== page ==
ON THE ISRAEL-LEBANON BORDER - Israeli tanks, bulldozers and armored
personnel carriers knocked down a fence and barreled over the Lebanese border
Saturday as forces seized a village from the Hezbollah guerrilla group.
Black smoke billows in
the town of Khiam, in southern Lebanon, Saturday, July 22, 2006, after
Israeli air raids targeted it. Israeli air raids and artillery shelling
also hit the southeast border town of Khiam, Lebanese television and
witnesses reported. They also struck the southern village of Kafra,
killing two people and wounding four
The soldiers battled militants throughout the day and raided the large
village of Maroun al-Ras in several waves before finally taking control,
military officials said. Tens of thousands of Lebanese fleeing north packed into
the port of Sidon to escape the fighting as the United Nations warned of a
growing humanitarian "disaster."
Early Sunday, Israel hit inside Sidon for the first time, destroying a
religious complex linked to Hezbollah and hospital officials said four people
Two other explosions Sunday reverberated across Beirut, apparently caused by
an air raid on Hezbollah areas in the southern suburbs. Warplanes also hit
targets in eastern Lebanon's Bekaa Valley firing missiles in the cities of
Hermel and Baalbek, witnesses said. There was no immediate word on casualties in
The growing use of ground forces, 11 days into the fighting, signaled Israeli
recognition that airstrikes alone were not enough to force Hezbollah out of
southern Lebanon. But a ground offensive carries greater risks to Israel, which
already has lost 18 soldiers in the recent fighting. It also threatens to
exacerbate already trying conditions for Lebanese civilians in the area.
Israeli military officials have said they want to push Hezbollah beyond the
Litani River, about 20 miles north of the border, with the Lebanese army
deploying in the border zone. An Israeli radio station that broadcasts to
southern Lebanon warned residents of 13 villages to flee north by Saturday
afternoon. The villages form a corridor about 4 miles wide and 11 miles deep.
With Lebanese fearing an escalation in the battle, international officials
worked to end the conflict.
Secretary of State Condoleezza Rice was set to arrive in the Middle East on
Sunday, though she ruled out a quick cease-fire as a "false promise."
President Bush said his administration's diplomatic efforts would focus on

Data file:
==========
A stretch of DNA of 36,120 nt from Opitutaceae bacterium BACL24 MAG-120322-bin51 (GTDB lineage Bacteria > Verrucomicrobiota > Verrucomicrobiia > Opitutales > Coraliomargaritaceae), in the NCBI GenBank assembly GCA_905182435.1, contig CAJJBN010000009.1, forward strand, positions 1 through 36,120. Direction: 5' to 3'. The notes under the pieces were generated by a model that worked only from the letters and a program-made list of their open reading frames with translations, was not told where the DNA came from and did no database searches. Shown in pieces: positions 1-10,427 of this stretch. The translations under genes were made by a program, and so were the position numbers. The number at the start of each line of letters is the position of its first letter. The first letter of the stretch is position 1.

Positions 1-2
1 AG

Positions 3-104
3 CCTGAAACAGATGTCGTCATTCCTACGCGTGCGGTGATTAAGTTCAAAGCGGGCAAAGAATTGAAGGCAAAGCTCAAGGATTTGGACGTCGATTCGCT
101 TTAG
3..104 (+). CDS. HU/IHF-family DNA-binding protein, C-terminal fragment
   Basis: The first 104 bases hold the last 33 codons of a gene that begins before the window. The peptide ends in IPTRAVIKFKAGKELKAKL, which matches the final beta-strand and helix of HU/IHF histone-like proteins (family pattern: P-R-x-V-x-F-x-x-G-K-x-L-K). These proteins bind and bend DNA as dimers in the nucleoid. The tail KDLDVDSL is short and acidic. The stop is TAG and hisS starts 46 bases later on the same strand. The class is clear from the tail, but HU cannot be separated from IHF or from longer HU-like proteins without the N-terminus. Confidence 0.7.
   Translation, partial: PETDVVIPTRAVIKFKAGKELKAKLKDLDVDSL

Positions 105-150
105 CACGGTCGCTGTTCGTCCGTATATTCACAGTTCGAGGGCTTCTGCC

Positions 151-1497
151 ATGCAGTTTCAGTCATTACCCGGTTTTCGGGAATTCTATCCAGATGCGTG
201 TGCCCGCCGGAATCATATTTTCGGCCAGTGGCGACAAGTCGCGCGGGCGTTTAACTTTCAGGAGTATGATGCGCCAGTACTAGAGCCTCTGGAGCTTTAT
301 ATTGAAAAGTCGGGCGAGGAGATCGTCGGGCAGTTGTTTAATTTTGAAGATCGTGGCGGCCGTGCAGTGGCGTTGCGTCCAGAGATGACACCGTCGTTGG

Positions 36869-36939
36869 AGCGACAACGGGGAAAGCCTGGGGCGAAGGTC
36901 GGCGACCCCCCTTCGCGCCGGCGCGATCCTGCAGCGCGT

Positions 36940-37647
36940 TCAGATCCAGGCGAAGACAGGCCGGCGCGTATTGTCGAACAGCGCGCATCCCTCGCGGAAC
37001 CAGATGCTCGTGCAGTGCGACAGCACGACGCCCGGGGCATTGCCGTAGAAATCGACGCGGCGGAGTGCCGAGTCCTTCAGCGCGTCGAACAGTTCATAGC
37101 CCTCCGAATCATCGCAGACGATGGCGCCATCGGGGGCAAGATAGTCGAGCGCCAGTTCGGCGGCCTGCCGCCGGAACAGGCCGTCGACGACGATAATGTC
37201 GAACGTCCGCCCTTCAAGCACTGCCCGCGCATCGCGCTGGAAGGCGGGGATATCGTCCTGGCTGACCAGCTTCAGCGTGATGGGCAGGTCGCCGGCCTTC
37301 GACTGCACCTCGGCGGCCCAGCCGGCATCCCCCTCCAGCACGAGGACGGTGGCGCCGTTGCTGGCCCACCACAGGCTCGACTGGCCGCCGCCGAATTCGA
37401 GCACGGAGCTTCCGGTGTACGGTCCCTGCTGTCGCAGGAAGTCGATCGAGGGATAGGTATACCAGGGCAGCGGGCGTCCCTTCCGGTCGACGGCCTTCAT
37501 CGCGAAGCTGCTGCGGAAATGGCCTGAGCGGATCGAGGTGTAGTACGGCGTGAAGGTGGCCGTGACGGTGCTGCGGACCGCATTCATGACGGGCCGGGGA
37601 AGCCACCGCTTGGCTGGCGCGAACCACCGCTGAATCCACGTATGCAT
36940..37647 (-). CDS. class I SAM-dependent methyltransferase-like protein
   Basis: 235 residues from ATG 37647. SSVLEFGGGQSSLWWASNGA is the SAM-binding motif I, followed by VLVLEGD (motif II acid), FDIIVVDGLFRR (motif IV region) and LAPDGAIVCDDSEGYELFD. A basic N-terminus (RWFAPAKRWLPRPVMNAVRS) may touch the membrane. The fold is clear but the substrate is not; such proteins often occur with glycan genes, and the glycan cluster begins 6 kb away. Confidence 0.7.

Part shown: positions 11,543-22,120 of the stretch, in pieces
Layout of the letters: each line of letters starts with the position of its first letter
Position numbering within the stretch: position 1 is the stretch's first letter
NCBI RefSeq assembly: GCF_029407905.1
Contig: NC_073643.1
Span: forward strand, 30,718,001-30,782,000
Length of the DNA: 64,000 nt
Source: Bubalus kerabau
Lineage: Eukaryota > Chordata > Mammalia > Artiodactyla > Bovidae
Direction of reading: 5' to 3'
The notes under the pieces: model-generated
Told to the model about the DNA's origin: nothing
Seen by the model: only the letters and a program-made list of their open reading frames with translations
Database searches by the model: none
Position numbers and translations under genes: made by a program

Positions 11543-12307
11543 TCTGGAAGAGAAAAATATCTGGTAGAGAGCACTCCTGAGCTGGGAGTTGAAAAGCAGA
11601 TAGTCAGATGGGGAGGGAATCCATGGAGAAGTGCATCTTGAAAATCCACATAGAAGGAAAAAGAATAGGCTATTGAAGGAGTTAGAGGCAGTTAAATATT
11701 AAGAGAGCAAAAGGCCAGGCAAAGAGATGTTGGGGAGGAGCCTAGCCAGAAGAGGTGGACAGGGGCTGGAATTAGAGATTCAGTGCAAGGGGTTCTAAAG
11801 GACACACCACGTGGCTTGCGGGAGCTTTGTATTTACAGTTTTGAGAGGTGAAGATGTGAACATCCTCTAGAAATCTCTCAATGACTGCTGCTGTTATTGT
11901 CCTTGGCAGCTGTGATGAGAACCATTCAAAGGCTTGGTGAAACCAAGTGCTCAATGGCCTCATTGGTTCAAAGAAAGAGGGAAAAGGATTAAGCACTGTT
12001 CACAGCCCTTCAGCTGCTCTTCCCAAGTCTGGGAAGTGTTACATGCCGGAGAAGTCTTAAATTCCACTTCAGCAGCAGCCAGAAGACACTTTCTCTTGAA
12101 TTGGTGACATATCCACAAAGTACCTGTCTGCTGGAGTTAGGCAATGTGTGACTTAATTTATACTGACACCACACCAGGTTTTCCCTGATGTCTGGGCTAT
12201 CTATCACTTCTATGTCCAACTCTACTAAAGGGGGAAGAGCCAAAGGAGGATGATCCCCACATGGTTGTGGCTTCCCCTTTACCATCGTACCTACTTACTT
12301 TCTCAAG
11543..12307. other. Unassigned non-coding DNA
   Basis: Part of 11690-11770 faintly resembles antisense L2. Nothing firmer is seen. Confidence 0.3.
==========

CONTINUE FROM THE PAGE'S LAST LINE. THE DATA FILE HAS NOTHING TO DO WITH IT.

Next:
finding a strategy for confronting Hezbollah and its Syrian and Iranian backers.
"Secretary Rice will make it clear that resolving the crisis demands
confronting the terrorist group that launched the attacks and the nations that
support it," Bush said in his weekly radio address.
Italy, which has been trying to mediate an end to the fighting, said it would
hold a conference Wednesday to work out the basis for a truce agreement. U.N.
Secretary-General Kofi Annan has proposed a beefed-up U.N. force along the
Lebanese border, but Israel has called for the Lebanese army to take control of
Annan said the conflict had displaced at least 700,000 Lebanese so far, and
Israel's destruction of bridges and roads has made access to them difficult.
"I'm afraid of a major humanitarian disaster," he told CNN.
U.N. humanitarian chief Jan Egeland said it would take more than $100 million
to help the displaced. He said he would make an appeal "urging, begging" the
international community for contributions.
As part of an effort to avert such a crisis, Israel eased its blockade of
Lebanon's ports to allow the first shiploads of aid to arrive. It remained
unclear how that aid would get to the isolated towns and villages where the
fighting has been centered.
Israel has attacked mostly with airstrikes, but small units have crossed the
border in recent days and fought with Hezbollah fighters.
A far larger force of about 2,000 troops entered the area Saturday trying to
root out Hezbollah bunkers and destroy hidden rocket launchers.
The troops, backed by tanks and armored vehicles, raced past a U.N. outpost
and headed into Maroun al-Ras. Gunfire could be heard coming from the village,
and artillery batteries in Israel also fired into the area.
"The forces have completed, more or less, their control of the area of the
village, Maroun al-Ras, and made lots of hits against terrorists," said Maj.
Gen. Benny Gantz, chief of Israel's ground forces. "It was a difficult fight
that continued for not a short time."